Category Archives: Activities

Designing an API

Last week I put all my effort in the libsoylent API. I started thinking about the API design weeks ago, but now I gathered all my notes and assembled them into one big document, made some diagrams and worked out the API in more detail. The person and the addressbook objects are mostly done, while groups still need a bit of work. All in all it seems like a good base to get started. Currently me and my mentor are discussing the whole draft, and I will publish the API as soon as we are done.

After I had a feeling that the API looked solid enough, I started to get my hands on the “base-code” of libsoylent, i.e. adding the main classes and GObject stuff and making everything compile and work with stubs. I also added a simple “test-suite” that can easily be extended to test certain functionality of libsoylent.

libsoylent is in the Soylent SVN trunk. If you’re interested, you can check it out at:

and build it with:

./configure –enable-libsoylent=yes && make

This week we also received a patch from Gilles Dartiguelongue that fixed some issues with the autotools configuration of Soylent / libsoylent. That was the first patch for me to apply (yeah ^^).

In the end something off-topic. After weeks and months of searching for a new flat (it’s not easy in Erlangen, I can tell…) for me, my girlfriend and a good friend of mine, we finally found a new home. Today we signed the lease contract. So, in three weeks I will post from a new flat. Nice! :)

Diving into Soylent (and Gnome)

As this is my first post on Planet Gnome (and also Planet SoC by the way) I’d like to take the chance to introduce myself: I’m Sven Pfaller, a 21-year-old computer science student from Erlangen (near Nürnberg), Germany. In the scope of this years’ Google Summer of Code I work on Soylent, more precisely on libsoylent, a library that will try to integrate people deeper into the (Gnome) desktop. If you want to know more about the project, you can have a look at a previous blog post I have written some time ago. So, hello everyone, nice to be here :) .

The last 6 weeks…
… or “the community-bonding-period”

So, what happened the last weeks? I was busy learning many things, digging through tutorials and writing some sample programs. I’ve put together a list of all tutorials and documentation I studied so far. The first items on the list I found really usefull for entering and exploring Gnome:

Much stuff, isn’t it? The sample programs I wrote include a simple GTK+ GUI, a GObject based mini-game, D-Bus and libebook utilities, and ChabChab, a command-line instant messanger. I am amazed of the capabilities of the Telepathy / Mission Control / Empathy trio, as I was able to write a solid IM in almost no time.

live and in action

Last week…
… or “the start”

With all the things listed above I felt well prepared. After adjusting the SVN repository’s autotools to include libsoylent (outch, pain!) and carefully going through the complete existing Soylent code, I started to write down my thoughts about the libsoylent API. Presumably a first public draft will be available by the end of this week.

There’s still much to do and I am slightly behind my schedule, so I better get going ;) .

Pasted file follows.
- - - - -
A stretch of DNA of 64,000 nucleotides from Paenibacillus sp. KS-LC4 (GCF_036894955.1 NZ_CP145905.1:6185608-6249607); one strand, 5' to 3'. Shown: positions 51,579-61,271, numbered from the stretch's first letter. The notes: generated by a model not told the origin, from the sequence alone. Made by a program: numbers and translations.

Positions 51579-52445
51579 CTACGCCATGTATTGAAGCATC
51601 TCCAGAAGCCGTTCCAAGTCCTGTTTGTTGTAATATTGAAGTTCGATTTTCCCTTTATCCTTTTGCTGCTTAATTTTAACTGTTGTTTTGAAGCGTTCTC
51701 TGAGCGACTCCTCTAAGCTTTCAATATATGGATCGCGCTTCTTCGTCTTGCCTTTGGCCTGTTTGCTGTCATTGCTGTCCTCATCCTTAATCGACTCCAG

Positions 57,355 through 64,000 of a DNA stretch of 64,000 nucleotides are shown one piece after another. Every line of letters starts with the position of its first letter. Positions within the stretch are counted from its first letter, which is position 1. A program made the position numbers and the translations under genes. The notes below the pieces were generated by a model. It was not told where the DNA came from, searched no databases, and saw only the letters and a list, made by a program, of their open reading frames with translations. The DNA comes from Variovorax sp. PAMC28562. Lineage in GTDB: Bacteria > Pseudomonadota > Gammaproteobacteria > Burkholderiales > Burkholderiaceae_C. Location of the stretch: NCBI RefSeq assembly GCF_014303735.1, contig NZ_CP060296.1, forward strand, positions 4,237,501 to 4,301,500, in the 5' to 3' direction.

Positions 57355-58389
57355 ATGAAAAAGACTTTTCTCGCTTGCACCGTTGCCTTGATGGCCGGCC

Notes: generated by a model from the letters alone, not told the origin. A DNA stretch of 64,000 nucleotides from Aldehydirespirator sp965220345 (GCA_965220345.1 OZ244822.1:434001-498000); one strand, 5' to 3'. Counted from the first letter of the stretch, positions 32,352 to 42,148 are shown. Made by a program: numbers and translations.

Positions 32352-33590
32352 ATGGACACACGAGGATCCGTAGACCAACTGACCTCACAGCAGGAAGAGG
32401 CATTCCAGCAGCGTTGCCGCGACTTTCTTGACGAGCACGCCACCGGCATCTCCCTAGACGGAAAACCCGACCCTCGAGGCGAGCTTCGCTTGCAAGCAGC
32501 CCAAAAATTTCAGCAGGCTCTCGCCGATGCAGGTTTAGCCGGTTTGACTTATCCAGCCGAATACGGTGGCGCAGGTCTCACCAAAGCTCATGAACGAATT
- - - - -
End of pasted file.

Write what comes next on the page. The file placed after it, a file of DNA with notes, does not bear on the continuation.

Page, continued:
GSoC 2008 Application – Accepted!

With a delay of about one hour, the results for GSoC were announced on Monday. At 21:42 a mail from Google landed in my inbox. Subject: “Congratulations!”. My proposal was accepted!

Before going into detail about the proposal, I wanted to thank Travis Reitter, my mentor in this year’s GSoC. He was a great support the last weeks, it was a pleasure and fun to work with him and certainly will be this summer. I’d also like to thank Rainer Müller, Christian Rieß and Karolina Osietzki for proof-reading and constructive criticism on the proposal.

So what is it all about? I applied to GNOME, more exactly to the Soylent Project. Let the abstract of my proposal describe it:

Communication is one of the most important parts of human life. In recent times computers and software made it not only easier to communicate, but helped to create new dimensions of interaction. Whether it’s email, chatting, voice or video, social platforms or blogs, everyone communicates somehow. This is an exciting development. But it is also a challenge for existing desktop systems to better integrate these new technologies. This is where Soylent comes in.

The Soylent Project is an attempt to really make people a part of the Gnome Desktop. Therefore it will provide a library, called libsoylent, that can be used by Gnome applications to have easy access to people-centric functionality. This includes system-wide access to contacts and groups, aggregating and managing individuals’ static information (e.g. name) and dynamic information (e.g. whether he / she is online) and much more.

I’ve created a diagram that shows the components and structure of Soylent:

Soylent components

More information is available in the full application.

This summer I will work on the people framework, namely libsoylent. This includes creating a convinient API, implementing the library and adjusting Soylent to use libsoylent.

For now there is still some organizing left to do before I can dive right into Soylent. I’ll keep the GSoC Soylent Roadmap page up-to-date.

Congratulations to everyone who was also accepted. I’m sure this will be a great summer :) !